We are living in an era marked by many dystopian visions of the future, says distinguished urbanist Ash Amin. Upending them will require work, he tells Matthew Gandy in a wide-ranging discussion that also assesses the contemporary neglect of the urban poor, their infrastructural rights, as well as the use of big data and smart technology in managing cities
In 2003 UN-Habitat warned that by 2030 around a third of the world’s nine billion humans could be suffering from multiple deprivations, living in slum-like conditions in the world’s cities, many located in the global south. Urban attention is beginning to turn to this problem, and to questions of sustainable urban competitiveness and growth, albeit without much reference between agents focused on growth and urban privation. In his keynote address at the 40th World Congress of the International Institute of Sociology, held in Delhi in February 2012, Ash Amin introduced the idea of “telescopic urbanism”. The city of the future, he noted, is being looked at through the wrong end of the binoculars: while “business consultancy” urbanism is largely disinterested in the city that does not feed international competitiveness and business growth, “human potential” urbanism largely focuses on settlements where the poor are located for bottom-up solutions to wellbeing. Ideas of mutuality, obligation and commonality have all but disappeared in this new paradigm, the mechanics of which is the starting point of this conversation between Amin and Matthew Gandy.
Matthew Gandy: I’d like to begin by asking you about your essay “telescopic urbanism” (“Telescopic Urbanism and the Poor”, City, forthcoming 2013). Do you want to tell me more about how you use that visual metaphor?
Ash Amin: The title appeared in the middle of a paper on the urban poor in the developing world, when it dawned on me that the kind of argument I was trying to make about the contemporary neglect of this very large section of humanity might have a lot to do with the emergence of a dominant optic of the city as all but a single, connected, interdependent entity. This is when I thought that this piece ought to be called “telescopic urbanism”, and from then on, like any suggestive metaphor, the title acted as a prompt. The metaphor got me to think about the implications of seeing the city only in its parts, through the wrong end of the telescope. Particularly today, as cities around the world are trying to muscle up, gear themselves up for international competitiveness and the like, telescopic urbanism—as both imaginary and code of practice—regularly bypasses the poor, casting them as not part of the urban central, but as part of the urban peripheral, or another world. The metaphor became a way of forcing a thesis on urban neglect: if today the majority city and its needs are ignored by elites—perhaps also scholarship—it is because it is placed out of sight, and for this, forgotten or made anomalous, allowing the city of the thrusting few to colonise the gaze, claim the urban.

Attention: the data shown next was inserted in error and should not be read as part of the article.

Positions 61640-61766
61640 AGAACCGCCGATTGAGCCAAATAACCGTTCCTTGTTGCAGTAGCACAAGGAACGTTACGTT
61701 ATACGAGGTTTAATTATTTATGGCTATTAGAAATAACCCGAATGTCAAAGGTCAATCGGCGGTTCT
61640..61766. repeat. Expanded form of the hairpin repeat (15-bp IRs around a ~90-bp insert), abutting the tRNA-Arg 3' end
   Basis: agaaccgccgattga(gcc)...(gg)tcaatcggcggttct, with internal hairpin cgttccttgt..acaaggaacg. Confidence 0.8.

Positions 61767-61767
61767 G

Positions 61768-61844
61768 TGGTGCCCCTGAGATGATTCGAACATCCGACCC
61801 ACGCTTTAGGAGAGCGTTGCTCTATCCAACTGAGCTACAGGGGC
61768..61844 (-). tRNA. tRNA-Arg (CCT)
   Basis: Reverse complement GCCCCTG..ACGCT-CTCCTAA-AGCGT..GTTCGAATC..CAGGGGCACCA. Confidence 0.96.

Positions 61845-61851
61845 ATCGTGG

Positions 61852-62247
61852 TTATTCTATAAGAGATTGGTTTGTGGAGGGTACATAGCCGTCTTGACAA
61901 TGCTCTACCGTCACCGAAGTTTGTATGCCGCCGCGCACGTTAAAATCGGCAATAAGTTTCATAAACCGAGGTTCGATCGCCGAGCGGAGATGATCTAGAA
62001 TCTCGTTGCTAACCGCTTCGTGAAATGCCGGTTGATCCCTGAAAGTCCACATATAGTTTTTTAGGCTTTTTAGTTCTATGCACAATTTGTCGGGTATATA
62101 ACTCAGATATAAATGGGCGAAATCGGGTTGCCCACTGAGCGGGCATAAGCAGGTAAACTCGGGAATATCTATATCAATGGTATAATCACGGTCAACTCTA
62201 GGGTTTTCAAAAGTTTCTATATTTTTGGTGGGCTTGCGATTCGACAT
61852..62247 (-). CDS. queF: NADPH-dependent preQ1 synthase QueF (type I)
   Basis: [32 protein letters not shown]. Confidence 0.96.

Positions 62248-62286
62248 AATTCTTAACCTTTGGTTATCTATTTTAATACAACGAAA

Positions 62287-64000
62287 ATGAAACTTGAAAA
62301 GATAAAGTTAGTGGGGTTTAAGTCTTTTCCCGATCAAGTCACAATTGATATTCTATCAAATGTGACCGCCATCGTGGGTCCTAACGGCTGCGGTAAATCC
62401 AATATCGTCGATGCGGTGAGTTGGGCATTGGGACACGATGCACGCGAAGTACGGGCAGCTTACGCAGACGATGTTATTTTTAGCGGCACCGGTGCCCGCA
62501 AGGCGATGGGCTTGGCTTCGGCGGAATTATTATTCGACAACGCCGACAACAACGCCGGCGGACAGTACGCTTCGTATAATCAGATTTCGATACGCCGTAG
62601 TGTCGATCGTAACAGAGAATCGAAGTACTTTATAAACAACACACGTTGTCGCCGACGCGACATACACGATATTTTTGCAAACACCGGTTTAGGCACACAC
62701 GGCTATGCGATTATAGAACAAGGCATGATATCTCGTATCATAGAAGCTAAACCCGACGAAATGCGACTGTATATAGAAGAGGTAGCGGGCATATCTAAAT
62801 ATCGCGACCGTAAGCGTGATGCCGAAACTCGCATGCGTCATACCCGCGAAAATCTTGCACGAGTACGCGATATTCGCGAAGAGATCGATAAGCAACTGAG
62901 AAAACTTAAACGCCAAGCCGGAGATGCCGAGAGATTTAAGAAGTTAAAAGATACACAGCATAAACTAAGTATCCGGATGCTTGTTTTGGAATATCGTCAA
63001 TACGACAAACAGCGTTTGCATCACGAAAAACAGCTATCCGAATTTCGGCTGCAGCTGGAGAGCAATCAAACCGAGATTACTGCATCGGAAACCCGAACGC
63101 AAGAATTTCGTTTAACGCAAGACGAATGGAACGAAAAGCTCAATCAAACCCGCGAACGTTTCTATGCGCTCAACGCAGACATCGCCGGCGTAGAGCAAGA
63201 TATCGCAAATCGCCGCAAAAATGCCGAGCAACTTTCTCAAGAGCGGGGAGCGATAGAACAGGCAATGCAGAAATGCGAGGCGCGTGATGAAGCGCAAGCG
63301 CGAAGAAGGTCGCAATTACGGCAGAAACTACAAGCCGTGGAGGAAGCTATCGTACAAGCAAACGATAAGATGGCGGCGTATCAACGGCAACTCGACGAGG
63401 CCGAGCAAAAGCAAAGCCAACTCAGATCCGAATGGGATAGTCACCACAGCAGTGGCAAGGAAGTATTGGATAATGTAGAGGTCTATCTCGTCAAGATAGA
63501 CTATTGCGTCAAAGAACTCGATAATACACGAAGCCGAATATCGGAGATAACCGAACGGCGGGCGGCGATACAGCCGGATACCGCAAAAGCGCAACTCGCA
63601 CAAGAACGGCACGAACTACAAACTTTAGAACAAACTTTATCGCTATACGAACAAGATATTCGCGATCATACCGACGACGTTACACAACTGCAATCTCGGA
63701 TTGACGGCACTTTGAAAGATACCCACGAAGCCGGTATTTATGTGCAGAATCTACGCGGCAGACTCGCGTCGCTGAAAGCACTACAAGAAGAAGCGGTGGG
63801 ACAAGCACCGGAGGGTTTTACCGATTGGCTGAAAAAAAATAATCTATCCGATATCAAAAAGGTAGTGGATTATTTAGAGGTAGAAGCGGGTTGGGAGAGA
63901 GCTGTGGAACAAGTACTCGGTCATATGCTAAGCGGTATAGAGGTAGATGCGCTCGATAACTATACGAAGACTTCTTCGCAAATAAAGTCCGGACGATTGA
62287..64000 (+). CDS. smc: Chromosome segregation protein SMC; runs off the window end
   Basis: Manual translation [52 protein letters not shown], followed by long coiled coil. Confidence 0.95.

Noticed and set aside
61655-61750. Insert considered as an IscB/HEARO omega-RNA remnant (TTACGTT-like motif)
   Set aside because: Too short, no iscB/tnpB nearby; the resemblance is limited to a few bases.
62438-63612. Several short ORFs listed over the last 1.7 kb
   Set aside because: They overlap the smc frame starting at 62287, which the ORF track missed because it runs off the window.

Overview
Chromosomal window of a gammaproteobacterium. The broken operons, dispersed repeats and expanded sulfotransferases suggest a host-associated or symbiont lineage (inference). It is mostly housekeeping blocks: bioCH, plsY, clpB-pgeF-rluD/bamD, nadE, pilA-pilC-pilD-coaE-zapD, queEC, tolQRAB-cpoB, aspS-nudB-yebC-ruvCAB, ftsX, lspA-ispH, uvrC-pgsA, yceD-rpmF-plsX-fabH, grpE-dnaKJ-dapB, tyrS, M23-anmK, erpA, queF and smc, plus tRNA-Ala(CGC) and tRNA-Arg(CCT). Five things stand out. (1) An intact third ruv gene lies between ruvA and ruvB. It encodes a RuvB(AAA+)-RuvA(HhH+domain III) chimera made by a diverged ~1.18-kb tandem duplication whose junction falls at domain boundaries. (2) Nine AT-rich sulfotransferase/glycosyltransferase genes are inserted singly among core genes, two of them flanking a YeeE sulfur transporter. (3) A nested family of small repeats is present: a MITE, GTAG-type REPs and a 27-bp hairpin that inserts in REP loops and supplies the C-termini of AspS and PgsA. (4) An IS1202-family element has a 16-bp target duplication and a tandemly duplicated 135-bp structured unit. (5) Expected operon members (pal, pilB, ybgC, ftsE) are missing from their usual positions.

MG: In the paper you mention a contrast between what you call “page turning ethnographies” and “voyeuristic hyperbole”. Can you elaborate on that tension between different modes of representing urban poverty?
AA: Yes, I wanted to bring out the contrast between two kinds of ethnographies of the poor that are becoming all the rage at the moment. On a good day, page turning ethnographies of slums and the everyday city by novelists and journalists manage to tell a compelling story of the poor, and the city at large, without reducing fortunes and lives to just these actors. They might focus on particular neighbourhoods or particular lives, but still manage to weave into that story resonances from elsewhere, such as the city’s labour market geographies, the symbolic and affective atmospheres of place, the networks of exchange, remittance or longing that stretch back to villages and other continents, the impositions of the authorities and urban elites, the very ecology of dwelling, metabolic flows and infrastructural provision. These accounts somehow manage to capture the complexities confronting the poor as well as the fullness of their subjectivities and experiences, as it were, in a gesture and sweep. I am thinking of the likes of Suketu Mehta and Katherine Boo on Bombay, or Ngugi wa Thiong’o and Binyavanga Wainana on Nairobi, who manage to narrate the seen and the unseen, the experienced and the imposed, the particular and the general, all in really insightful ways—ways that scholarship on cities often struggles with. They move the telescope steadily, they focus in and out, they return to things missed the first time.
Then we have more voyeuristic accounts of the urban poor, often written by celebrated journalists and opinionated experts. They parachute into a slum, stay there a few days, move off to another one in a different country or continent without waiting to form a nuanced picture of the everyday life of the poor or of their complex formative geographies and histories. They succumb to projecting from the few empathies built and insights acquired, and reducing complexities without a clear narrative or purpose to clear singularities that tell a good story. The upshot is a voyeuristic and often very crude summary of what was seen and heard in a week, and then when the comparisons have been made, the lives of the poor here and there are woven together around a set of easy metaphors, so that the poor can be narrated as survivors, entrepreneurs, clean, jolly, or their opposites, and so that a given location—including a slum with nearly one million people in it—can be spoken of in clear and general terms, without a huge amount of evidence or even literary imagination. It would be invidious of me to name names, but imagine the book equivalents of films like Slumdog Millionaire.